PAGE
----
However, assistance with the court costs does not completely level the playing field. Defendants will likely hire the best lawyers money can buy and commission extensive expert opinions, if only because they fear that one successful lawsuit will open the floodgate for many more. Destitute claimants on the other hand are provided with a free lawyer, but – at least in principle – only with one that is willing to represent them. This creates problems rooted in the fee system: the state remunerates respective lawyers rather poorly. Given the factual and legal difficulties of international supply chain cases, the remuneration granted is inadequate. It stands to reason that claimants will have a hard time finding a lawyer with the necessary expertise, time, and willingness to take on the liability risks.

While the CSDDD ensures that claimants can afford proceedings, it cannot ensure equality in terms of legal representation. I do not want to suggest state assistance should match big law firm fees, nor do I propose putting a cap on the amount defendants may spend on legal representation. But I do think it is important to keep in mind that parties in supply chain proceedings do not meet as equals in terms of money.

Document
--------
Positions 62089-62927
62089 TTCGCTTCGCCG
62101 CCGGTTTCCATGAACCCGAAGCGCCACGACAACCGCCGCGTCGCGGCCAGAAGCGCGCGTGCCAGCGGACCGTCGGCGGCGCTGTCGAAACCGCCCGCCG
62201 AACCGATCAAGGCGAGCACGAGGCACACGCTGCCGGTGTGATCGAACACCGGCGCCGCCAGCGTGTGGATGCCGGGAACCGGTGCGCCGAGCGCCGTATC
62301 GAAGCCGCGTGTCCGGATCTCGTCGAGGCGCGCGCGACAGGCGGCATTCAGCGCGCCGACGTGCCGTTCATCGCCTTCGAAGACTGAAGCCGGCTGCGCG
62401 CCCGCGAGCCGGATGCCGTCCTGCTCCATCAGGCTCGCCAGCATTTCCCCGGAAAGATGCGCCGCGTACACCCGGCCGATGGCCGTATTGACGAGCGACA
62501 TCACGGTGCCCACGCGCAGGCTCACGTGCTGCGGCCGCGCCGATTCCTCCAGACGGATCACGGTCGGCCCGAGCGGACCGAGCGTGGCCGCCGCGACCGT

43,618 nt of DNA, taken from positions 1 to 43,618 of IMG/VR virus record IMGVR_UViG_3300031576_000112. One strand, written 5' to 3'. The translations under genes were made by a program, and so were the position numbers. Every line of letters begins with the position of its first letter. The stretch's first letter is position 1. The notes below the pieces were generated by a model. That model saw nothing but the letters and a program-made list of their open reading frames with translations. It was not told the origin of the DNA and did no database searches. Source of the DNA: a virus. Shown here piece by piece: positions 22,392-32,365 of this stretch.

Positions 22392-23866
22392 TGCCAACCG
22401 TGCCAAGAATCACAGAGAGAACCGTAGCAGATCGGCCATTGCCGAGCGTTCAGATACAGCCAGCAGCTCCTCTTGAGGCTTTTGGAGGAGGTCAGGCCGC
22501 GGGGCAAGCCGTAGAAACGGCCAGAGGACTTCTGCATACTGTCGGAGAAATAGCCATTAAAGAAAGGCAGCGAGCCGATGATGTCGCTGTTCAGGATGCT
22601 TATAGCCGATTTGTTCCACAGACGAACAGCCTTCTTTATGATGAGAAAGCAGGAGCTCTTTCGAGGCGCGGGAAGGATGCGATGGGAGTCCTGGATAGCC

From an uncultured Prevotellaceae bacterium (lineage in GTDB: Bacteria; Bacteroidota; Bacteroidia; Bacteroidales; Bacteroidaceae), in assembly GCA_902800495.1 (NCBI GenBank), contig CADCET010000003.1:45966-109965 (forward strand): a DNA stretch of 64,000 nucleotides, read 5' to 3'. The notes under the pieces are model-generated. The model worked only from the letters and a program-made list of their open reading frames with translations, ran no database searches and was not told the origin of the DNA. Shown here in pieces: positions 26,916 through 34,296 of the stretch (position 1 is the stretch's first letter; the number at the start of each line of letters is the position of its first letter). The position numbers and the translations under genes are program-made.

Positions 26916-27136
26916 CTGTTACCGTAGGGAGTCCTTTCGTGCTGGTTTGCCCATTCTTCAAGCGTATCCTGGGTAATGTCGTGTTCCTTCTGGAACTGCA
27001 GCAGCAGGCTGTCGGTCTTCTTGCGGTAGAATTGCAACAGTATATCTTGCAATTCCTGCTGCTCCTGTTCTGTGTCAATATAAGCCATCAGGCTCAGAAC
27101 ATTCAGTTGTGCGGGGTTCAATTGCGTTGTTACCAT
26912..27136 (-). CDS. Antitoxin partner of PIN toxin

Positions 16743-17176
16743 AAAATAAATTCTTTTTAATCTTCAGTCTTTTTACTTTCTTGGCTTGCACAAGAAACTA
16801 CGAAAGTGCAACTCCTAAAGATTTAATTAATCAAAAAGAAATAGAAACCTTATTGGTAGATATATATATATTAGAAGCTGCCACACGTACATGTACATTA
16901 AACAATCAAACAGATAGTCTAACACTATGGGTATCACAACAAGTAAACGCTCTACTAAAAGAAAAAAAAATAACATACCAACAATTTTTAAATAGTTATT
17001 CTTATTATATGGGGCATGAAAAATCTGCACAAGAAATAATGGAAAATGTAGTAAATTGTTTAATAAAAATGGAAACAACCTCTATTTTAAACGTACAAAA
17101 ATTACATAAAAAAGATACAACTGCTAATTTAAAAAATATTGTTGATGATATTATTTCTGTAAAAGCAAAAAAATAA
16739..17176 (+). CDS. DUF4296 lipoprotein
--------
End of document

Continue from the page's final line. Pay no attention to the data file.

Authorization of organizations to enforce rights

The aforementioned imbalance among the parties makes it all the more important that Art. 29 para. 3 lit. d CSDDD allows (alleged) injured parties to authorize certain organizations, especially NGOs, to help enforce their rights. The expertise of respective organizations, their financial means and their access to lawyers will probably help claimants significantly. The fact that the CSDDD allows organizations to enforce injured parties’ rights in their own name could turn out to be the proverbial stone hitting two birds. Several problems in contemporary human rights litigation stem from the injured person being the claimant himself, even when a (human rights) organization is the actual driving force behind the lawsuit.

Art. 29 para. 3 lit. d CSDDD has gone through various changes in the drafting process, especially when compared to the Commission Proposal and the Council Mandate. Neither contained a provision of that kind.